PLAYING FOR THE DEVIL'S FIRE by Phillippe Diederich
Released: Feb. 9, 2016

"Childhood at its most hopeful and heartbreaking; readers seeking lighthearted, sanitized fare should turn away. (glossary) (Fiction. 12-15)"
In photojournalist Diederich's harrowing debut novel, 13-year-old Liberio "Boli" Flores endures the effects of narcoviolence sweeping Mexico. Read full book review >
BAD LUCK by Pseudonymous Bosch
CHILDREN'S AND TEEN
Released: Feb. 9, 2016

"For readers who like (or at least don't mind) continual authorial asides, a sturdy middle volume. ('backmatter'; map and illustrations, not seen) (Fantasy. 12-14)"
Still struggling to keep up with his wizardly fellow campers, Clay finally discovers his particular talent when the arrival of a large cruise ship touches off a round of assaults and rescues on remote Price Island. Read full book review >

THE VAMPIRE BOOK OF THE MONTH CLUB by Rusty Fischer
Released: Feb. 9, 2016

"Here's hoping the profoundly unkind depiction of vamplit fans (Nora's 'vannabe' readers are bedecked in 'outdated frills' and give themselves names like Countess Cruella) won't insult the very readers who might enjoy the gory vamp silliness. (Horror. 13-17)"
A 17-year-old author of vampire pulp finds herself starring in real-life vampire pulp. Read full book review >
THE MAGE OF TRELIAN by Michelle Knudsen
CHILDREN'S AND TEEN
Released: Feb. 9, 2016

"A solid, satisfying genre performance; it may not invent any new tricks, but it executes each component in a grand fashion. (Fantasy. 11-16)"
An exemplary middle-grade fantasy trilogy concludes with a blast. Lots of blasts. Read full book review >
PEAS AND CARROTS by Tanita S.  Davis
Released: Feb. 9, 2016

"A worthy read for teens looking to expand their worldviews. (Fiction. 12-16)"
Unwillingly brought together, two girls rely on snap judgements to guide their encounters with each other, and as a result, tempers flare. Read full book review >

BLACKHEARTS by Nicole Castroman
Released: Feb. 9, 2016

"Little history, large romance. (Historical romance. 12-18)"
In 1697 Bristol, England, the daughter of a wealthy merchant and his West Indian slave falls in love with the man who will become Blackbeard. Read full book review >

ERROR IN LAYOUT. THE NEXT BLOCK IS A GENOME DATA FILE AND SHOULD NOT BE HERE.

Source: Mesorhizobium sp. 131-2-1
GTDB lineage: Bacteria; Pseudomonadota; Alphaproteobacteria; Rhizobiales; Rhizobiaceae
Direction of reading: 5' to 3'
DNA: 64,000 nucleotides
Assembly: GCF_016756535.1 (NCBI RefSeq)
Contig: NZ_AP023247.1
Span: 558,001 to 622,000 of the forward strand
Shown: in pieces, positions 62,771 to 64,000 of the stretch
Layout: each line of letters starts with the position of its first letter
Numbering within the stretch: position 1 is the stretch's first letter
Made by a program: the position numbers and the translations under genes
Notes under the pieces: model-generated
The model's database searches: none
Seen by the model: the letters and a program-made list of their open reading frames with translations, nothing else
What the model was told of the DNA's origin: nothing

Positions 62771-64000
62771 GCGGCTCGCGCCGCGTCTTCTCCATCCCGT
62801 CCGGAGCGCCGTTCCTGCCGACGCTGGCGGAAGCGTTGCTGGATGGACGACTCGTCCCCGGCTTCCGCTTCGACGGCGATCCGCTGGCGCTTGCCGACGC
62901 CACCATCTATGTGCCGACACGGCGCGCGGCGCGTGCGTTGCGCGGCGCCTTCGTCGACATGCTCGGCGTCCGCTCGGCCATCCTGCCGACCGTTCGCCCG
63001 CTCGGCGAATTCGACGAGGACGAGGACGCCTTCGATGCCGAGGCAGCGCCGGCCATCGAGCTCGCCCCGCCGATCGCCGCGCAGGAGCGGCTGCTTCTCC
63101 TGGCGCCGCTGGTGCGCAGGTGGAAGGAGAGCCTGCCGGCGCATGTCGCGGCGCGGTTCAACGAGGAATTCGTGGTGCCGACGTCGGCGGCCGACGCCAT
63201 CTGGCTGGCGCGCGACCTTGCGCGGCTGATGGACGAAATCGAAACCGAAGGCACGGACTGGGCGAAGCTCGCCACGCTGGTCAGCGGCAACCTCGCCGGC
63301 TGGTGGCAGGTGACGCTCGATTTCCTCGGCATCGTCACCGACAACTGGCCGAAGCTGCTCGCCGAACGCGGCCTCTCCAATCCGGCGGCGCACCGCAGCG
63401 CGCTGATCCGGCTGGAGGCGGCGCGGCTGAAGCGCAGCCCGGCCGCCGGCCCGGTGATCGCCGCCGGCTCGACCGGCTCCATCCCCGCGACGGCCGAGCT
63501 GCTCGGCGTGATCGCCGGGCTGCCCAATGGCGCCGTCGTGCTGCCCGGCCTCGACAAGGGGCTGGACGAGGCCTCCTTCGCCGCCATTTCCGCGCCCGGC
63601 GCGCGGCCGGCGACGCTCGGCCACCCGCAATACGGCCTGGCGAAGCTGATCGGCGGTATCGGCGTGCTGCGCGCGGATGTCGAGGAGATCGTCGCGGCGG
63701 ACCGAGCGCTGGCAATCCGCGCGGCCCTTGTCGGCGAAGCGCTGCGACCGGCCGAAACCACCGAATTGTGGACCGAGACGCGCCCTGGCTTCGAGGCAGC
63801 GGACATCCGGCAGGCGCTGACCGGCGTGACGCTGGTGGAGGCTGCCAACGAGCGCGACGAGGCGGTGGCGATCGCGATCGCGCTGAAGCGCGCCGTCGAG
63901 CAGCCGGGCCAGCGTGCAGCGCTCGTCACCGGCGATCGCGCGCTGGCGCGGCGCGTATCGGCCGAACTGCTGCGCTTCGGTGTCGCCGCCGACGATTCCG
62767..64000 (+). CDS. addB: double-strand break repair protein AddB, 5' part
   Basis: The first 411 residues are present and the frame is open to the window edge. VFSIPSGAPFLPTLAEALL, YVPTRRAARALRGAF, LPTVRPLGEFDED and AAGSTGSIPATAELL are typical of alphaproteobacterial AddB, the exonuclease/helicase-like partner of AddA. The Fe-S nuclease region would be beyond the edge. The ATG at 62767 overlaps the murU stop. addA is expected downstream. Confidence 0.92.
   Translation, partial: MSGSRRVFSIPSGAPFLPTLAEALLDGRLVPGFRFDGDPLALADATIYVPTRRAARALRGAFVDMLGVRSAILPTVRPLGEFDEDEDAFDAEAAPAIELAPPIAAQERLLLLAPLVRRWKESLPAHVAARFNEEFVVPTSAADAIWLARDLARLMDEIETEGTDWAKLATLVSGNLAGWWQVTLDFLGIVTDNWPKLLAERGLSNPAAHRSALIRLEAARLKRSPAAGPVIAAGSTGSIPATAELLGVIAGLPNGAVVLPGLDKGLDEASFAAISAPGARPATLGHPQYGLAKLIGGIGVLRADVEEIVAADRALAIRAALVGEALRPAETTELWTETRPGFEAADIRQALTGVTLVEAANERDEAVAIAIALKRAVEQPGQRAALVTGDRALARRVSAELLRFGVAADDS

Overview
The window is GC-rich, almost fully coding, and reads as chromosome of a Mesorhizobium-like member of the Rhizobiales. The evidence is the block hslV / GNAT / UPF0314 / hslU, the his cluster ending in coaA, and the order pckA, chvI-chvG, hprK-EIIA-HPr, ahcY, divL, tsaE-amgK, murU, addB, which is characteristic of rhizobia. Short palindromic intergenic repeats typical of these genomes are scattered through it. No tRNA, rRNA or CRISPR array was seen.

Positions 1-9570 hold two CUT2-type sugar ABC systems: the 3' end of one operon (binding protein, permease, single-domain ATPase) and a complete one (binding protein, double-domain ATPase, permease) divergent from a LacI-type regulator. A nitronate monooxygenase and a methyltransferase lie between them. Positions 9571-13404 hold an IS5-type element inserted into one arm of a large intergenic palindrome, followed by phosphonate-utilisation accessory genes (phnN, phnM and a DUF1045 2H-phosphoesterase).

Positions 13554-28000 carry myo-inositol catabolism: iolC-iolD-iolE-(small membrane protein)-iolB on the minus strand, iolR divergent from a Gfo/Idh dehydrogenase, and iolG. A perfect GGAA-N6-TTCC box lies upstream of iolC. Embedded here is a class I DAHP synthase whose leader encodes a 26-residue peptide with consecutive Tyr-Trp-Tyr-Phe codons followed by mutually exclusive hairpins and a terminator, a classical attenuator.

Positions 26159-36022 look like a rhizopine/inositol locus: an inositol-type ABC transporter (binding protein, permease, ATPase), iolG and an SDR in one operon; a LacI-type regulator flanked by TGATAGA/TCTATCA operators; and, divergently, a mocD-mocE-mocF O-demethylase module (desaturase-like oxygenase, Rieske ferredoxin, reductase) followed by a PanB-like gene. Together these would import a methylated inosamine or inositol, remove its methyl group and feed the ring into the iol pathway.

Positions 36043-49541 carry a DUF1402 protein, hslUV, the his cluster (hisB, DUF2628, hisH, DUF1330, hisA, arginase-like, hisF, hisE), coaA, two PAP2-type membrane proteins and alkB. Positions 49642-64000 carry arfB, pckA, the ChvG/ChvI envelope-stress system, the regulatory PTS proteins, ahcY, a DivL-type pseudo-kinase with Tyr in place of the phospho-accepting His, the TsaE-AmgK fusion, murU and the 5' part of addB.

RAVENOUS by MarcyKate Connolly
CHILDREN'S AND TEEN
Released: Feb. 9, 2016

"A fantastical adventure fortified by its flawed heroine. (Fantasy. 8-14)"
Greta—one of the girls sold to Belladoma as fodder for the sea monster who threatens monthly floods in Monstrous (2015)—makes a dangerous deal with a witch to save her brother.Read full book review >
REIGN OF SHADOWS by Sophie Jordan
Released: Feb. 9, 2016

"All the standard tropes and clichés, only ever-so-much more so. (Dystopian fantasy. 14-18)"
Star-crossed romance smolders in a sunless fairy-tale kingdom of ugliness, horror, and grisly violence. Read full book review >
LITTLE WHITE LIES by Brianna Baker
Released: Feb. 9, 2016

"As the kids say nowadays, that's not OK. (Fiction. 14-18)"
Is co-opting a persona or a culture that's not one's own ever OK—even when given permission to do so? Read full book review >
THE SHADOW'S CURSE by Amy McCulloch
Released: Feb. 8, 2016

"Though it's a bit of a slog, readers of Book 1 will find it worth the time for its unexpected conclusion. (Fantasy. 13-15)"
A lost prince and his ladylove must defeat the tyrant rampaging over the steppes with an army of enslaved spirits in this sequel to The Oathbreaker's Shadow (2015).Read full book review >
BROTHERS OF THE BUFFALO by Joseph Bruchac
Released: Feb. 2, 2016

"Agenda trumps story in this loosely jointed account. (Historical fiction. 12-14)"
In a mix of history, fiction, letters, and folk tales from two continents, Bruchac chronicles a particularly ugly chapter in the Indian Wars. Read full book review >
A WEIRD AND WILD BEAUTY by Erin Peabody
CHILDREN'S AND TEEN
Released: Feb. 2, 2016

"A lively, richly detailed account of exploration, conservation, and natural history. (photos, maps, endnotes, bibliography) (Nonfiction. 12-18)"
If Peabody's impassioned, vividly written chronicle of how Yellowstone became a national park does not make readers want to visit, nothing will. Read full book review >
Kirkus Interview
Michael Eric Dyson
February 2, 2016

In Michael Eric Dyson’s rich and nuanced book new book, The Black Presidency: Barack Obama and the Politics of Race in America, Dyson writes with passion and understanding about Barack Obama’s “sad and disappointing” performance regarding race and black concerns in his two terms in office. While race has defined his tenure, Obama has been “reluctant to take charge” and speak out candidly about the nation’s racial woes, determined to remain “not a black leader but a leader who is black.” Dyson cogently examines Obama’s speeches and statements on race, from his first presidential campaign through recent events—e.g., the Ferguson riots and the eulogy for the Rev. Clementa Pinckney in Charleston—noting that the president is careful not to raise the ire of whites and often chastises blacks for their moral failings. At his best, he spoke with “special urgency for black Americans” during the Ferguson crisis and was “at his blackest,” breaking free of constraints, in his “Amazing Grace” Charleston eulogy. Dyson writes here as a realistic, sometimes-angry supporter of the president. View video >